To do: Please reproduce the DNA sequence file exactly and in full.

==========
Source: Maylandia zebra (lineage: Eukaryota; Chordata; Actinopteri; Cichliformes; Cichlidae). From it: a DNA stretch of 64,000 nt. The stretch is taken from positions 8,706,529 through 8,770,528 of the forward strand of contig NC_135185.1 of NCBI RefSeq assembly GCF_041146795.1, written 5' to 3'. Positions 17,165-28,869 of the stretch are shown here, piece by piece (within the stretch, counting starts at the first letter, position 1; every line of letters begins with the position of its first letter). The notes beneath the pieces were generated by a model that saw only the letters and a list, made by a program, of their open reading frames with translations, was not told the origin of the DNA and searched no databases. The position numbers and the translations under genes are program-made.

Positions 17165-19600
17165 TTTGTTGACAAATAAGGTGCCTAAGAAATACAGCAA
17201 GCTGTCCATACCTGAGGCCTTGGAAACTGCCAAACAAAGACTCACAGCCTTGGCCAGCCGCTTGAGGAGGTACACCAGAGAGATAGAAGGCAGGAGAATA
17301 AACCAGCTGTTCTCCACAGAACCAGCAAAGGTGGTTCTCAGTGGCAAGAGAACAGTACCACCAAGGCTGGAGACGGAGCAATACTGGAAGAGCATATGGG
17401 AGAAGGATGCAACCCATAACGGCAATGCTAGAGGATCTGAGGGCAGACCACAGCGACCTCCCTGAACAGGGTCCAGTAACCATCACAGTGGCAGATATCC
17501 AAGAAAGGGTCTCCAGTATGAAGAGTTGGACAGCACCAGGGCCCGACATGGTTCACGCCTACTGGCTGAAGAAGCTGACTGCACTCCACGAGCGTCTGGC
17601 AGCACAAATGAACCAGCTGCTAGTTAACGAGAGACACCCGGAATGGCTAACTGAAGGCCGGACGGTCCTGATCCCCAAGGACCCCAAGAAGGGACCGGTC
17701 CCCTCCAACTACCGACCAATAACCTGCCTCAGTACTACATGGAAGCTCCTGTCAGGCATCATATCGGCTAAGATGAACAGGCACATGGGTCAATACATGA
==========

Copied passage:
Source: Maylandia zebra (lineage: Eukaryota; Chordata; Actinopteri; Cichliformes; Cichlidae). From it: a DNA stretch of 64,000 nt. The stretch is taken from positions 8,706,529 through 8,770,528 of the forward strand of contig NC_135185.1 of NCBI RefSeq assembly GCF_041146795.1, written 5' to 3'. Positions 17,165-28,869 of the stretch are shown here, piece by piece (within the stretch, counting starts at the first letter, position 1; every line of letters begins with the position of its first letter). The notes beneath the pieces were generated by a model that saw only the letters and a list, made by a program, of their open reading frames with translations, was not told the origin of the DNA and searched no databases. The position numbers and the translations under genes are program-made.

Positions 17165-19600
17165 TTTGTTGACAAATAAGGTGCCTAAGAAATACAGCAA
17201 GCTGTCCATACCTGAGGCCTTGGAAACTGCCAAACAAAGACTCACAGCCTTGGCCAGCCGCTTGAGGAGGTACACCAGAGAGATAGAAGGCAGGAGAATA
17301 AACCAGCTGTTCTCCACAGAACCAGCAAAGGTGGTTCTCAGTGGCAAGAGAACAGTACCACCAAGGCTGGAGACGGAGCAATACTGGAAGAGCATATGGG
17401 AGAAGGATGCAACCCATAACGGCAATGCTAGAGGATCTGAGGGCAGACCACAGCGACCTCCCTGAACAGGGTCCAGTAACCATCACAGTGGCAGATATCC
17501 AAGAAAGGGTCTCCAGTATGAAGAGTTGGACAGCACCAGGGCCCGACATGGTTCACGCCTACTGGCTGAAGAAGCTGACTGCACTCCACGAGCGTCTGGC
17601 AGCACAAATGAACCAGCTGCTAGTTAACGAGAGACACCCGGAATGGCTAACTGAAGGCCGGACGGTCCTGATCCCCAAGGACCCCAAGAAGGGACCGGTC
17701 CCCTCCAACTACCGACCAATAACCTGCCTCAGTACTACATGGAAGCTCCTGTCAGGCATCATATCGGCTAAGATGAACAGGCACATGGGTCAATACATGA